So when I say AirPort, you think AirPlane. Maybe with better spelling.
Actually, when I say AirPort I’m referring to wireless networking from Apple. These devices make it very easy to add wireless connectivity (along with media sharing and network printing) to your existing home network. Having a home network today almost demands wireless access, because so many devices rely on wireless networking to function – laptop computers, tablets, smartphones and even iPods.
- AirPort Extreme ($179) – This is the full-blown wireless base station, complete with all of the bells and whistles you’d see when buying a new Wireless Access Point+Router. If you don’t have a home network yet, this is a great choice because it will provide everything you’ll need to get going (firewall, guest networking, wireless printing and a few other things).
- AirPort Express ($99) – The AirPort Express is a much smaller device, and provides a number of the same features as the Extreme – with a few more interesting (and to me, more useful) tricks. It doesn’t provide firewall or other security services, so if you’ve already got a network in place, this is a great solution. But the real reason I like the AirPort Express is that it offers the ability to leverage your existing wireless network in a very “entertaining” way – as in being able to use your home entertainment system to play your music.
You configure them both from a computer on your network, using the AirPort utility software from a computer. There’s software for both Mac and Windows, so you don’t need a Mac to configure it (although the utility is built into the Mac OS). As is generally the case with Apple, the software is very intuitive and easy to follow – even for the novice. There are a multitude of resources available for setting up wireless networking (if you’ve not done it before), so I won’t go into great depth here. I’ll do a post soon on wireless network security tips and planning, because there are three or four things (all of them pretty simple) that you can and should do to keep your stuff safe.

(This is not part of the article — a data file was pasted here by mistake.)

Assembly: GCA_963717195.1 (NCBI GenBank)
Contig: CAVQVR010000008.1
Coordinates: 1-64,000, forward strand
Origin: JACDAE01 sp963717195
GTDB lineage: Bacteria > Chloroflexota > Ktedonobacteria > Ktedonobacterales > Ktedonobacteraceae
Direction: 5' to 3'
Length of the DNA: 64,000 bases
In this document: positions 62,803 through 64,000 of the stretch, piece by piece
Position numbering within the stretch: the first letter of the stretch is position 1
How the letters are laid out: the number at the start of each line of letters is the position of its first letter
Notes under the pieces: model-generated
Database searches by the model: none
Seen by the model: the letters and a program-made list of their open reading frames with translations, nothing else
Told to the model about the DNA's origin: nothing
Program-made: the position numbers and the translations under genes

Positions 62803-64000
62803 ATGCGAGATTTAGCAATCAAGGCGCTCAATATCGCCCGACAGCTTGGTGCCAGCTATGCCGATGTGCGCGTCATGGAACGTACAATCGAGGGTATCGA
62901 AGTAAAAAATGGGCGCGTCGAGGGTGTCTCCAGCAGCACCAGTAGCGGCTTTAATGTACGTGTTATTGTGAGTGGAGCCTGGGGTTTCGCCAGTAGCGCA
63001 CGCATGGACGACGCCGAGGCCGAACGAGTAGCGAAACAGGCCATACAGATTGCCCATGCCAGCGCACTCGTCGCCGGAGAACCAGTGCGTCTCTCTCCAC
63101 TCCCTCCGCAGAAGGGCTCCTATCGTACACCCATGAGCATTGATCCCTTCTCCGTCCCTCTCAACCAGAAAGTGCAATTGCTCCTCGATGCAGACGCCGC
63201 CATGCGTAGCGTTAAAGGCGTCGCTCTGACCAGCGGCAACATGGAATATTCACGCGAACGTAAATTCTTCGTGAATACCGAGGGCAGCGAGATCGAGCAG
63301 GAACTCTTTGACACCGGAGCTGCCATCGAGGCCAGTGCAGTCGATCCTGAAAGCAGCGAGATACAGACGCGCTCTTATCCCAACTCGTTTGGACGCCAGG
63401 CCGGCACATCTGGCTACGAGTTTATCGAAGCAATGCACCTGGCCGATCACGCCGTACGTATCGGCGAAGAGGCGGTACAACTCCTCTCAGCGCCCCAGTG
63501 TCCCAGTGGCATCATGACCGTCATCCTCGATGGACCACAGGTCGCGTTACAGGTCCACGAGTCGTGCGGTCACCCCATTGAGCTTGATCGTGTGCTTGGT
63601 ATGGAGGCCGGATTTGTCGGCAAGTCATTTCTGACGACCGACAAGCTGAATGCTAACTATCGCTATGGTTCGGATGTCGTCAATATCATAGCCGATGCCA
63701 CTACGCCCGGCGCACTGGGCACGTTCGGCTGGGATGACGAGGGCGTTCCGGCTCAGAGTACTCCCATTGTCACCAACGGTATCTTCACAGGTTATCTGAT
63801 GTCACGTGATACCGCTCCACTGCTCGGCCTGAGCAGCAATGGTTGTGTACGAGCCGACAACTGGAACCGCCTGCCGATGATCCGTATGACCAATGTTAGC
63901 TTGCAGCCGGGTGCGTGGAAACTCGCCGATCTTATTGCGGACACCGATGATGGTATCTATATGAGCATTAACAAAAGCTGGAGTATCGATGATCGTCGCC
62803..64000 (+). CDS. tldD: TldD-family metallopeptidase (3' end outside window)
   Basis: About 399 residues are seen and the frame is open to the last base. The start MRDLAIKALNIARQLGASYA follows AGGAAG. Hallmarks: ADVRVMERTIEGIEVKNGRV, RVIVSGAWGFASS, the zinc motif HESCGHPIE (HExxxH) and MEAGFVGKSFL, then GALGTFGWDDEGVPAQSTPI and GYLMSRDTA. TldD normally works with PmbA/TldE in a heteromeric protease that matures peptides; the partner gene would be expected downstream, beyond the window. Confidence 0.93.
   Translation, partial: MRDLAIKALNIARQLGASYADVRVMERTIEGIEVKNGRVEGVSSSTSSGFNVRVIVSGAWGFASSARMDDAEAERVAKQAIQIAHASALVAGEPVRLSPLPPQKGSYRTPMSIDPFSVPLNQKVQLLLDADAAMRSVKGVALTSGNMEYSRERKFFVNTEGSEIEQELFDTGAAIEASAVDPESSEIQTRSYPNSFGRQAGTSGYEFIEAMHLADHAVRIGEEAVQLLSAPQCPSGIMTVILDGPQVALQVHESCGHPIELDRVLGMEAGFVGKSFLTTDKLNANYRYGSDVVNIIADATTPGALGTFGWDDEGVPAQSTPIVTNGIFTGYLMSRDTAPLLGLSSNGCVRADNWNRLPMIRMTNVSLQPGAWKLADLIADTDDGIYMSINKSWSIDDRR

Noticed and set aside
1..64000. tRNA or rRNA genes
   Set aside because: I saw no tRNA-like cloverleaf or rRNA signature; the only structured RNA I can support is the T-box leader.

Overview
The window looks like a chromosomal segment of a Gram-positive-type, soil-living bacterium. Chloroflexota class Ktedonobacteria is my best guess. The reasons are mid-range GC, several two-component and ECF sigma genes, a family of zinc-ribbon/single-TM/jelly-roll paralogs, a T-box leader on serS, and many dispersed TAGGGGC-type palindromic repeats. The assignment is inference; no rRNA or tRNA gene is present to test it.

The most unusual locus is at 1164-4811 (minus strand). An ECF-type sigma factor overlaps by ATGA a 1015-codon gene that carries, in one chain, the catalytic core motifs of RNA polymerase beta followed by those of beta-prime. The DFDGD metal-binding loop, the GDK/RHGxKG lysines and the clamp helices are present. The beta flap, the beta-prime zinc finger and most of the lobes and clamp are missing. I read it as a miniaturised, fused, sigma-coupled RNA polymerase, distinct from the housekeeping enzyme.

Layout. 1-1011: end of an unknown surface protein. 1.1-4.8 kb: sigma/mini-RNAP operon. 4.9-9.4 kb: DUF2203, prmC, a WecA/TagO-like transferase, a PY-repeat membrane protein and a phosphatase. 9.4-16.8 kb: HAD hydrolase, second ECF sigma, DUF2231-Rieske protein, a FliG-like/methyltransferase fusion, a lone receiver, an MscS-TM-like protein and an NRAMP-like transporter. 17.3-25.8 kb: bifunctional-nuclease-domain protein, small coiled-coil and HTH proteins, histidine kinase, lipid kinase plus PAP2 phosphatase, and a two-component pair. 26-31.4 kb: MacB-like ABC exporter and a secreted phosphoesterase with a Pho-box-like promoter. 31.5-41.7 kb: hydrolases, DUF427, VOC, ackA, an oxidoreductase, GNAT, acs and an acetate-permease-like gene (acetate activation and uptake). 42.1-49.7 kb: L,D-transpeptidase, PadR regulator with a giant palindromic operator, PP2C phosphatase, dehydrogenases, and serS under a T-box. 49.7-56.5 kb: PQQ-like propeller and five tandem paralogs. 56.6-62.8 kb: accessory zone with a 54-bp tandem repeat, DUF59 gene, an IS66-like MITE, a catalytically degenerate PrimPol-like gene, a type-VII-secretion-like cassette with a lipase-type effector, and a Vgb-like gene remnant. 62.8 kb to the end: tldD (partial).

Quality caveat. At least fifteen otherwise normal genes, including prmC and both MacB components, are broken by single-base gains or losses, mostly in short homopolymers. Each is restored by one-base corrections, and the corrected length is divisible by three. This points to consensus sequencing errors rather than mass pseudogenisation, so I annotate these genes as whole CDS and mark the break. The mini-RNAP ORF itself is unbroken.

Now – on to the ”entertainment” portion of the show, or the real reason I’m even writing about this: music.
I have a significant digital music collection – at current count, over 8,000 music entries in iTunes. One of the greatest things about digital music is that you can enjoy it anywhere (thank you, iPod). With an AirPort Express, that “anywhere” includes your home audio system. My AirPort Express is plugged into an outlet right next to a component amplifier/tuner; using an additional cable kit, I can plug the AirPort Express into one of the RCA-plug inputs on the amplifier and treat it as a connected component – in my case, it’s the “CD Player”.
The music is still on your iPod/iPad/iPhone or even on your computer (via iTunes), but through the wonders of something called AirPlay, that music can be output/directed to the AirPort Express device. Here’s the best part – if you’ve set up the AirPort Express correctly (and it’s not hard), all of the “i-things” will just find it as an available AirPlay device and make it available as an output either on the device or in the iTunes software.
Here’s where you find it:
AirPlay is is an option in the Music player app on the device.
Find the AirPlay icon (on the right side of the music player controls); tap on the icon, and the available AirPlay destinations on your network will be displayed. Select a destination, and the music being played on the device will be re-directed to the AirPlay destination.
On an iPad:
The AirPlay icon on the iPad music player is at the top of the screen, the rightmost control in the music controls. Just like the iPhone/iPod, select a destination for the music, and off you go.
If you’re rather just use the library on your computer (because it’s probably bigger and has more stuff), not a problem. The AirPlay option in iTunes is available in the right side of the status bar (the bottom bar of the iTunes software).
Now, as you might have noticed in each of these screens, there’s an Apple TV in the mix as well. Just like the AirPort Express, Apple TV can be an AirPlay receiver.
Here’s the extra-special bonus: if you’ve got both (like I do), or maybe multiple AirPort Express devices installed, and you’re delivering your music from your computer via iTunes, you can simultaneously send the output to multiple locations by selecting “Multiple Speakers…” from the AirPlay icon and then choosing your endpoints.
Whole house music, all delivered wirelessly and controlled from one location. Ok, I’ll say it: that’s just cool.
In the next installment of “Fruitification”, I’ll talk a little more about Apple TV and AirPlay – because with the latest iPad, the latest Apple TV and the upcoming Mountain Lion updates for the Mac, Apple TV and AirPlay have some great things to offer.
Much more to come. Stay tuned.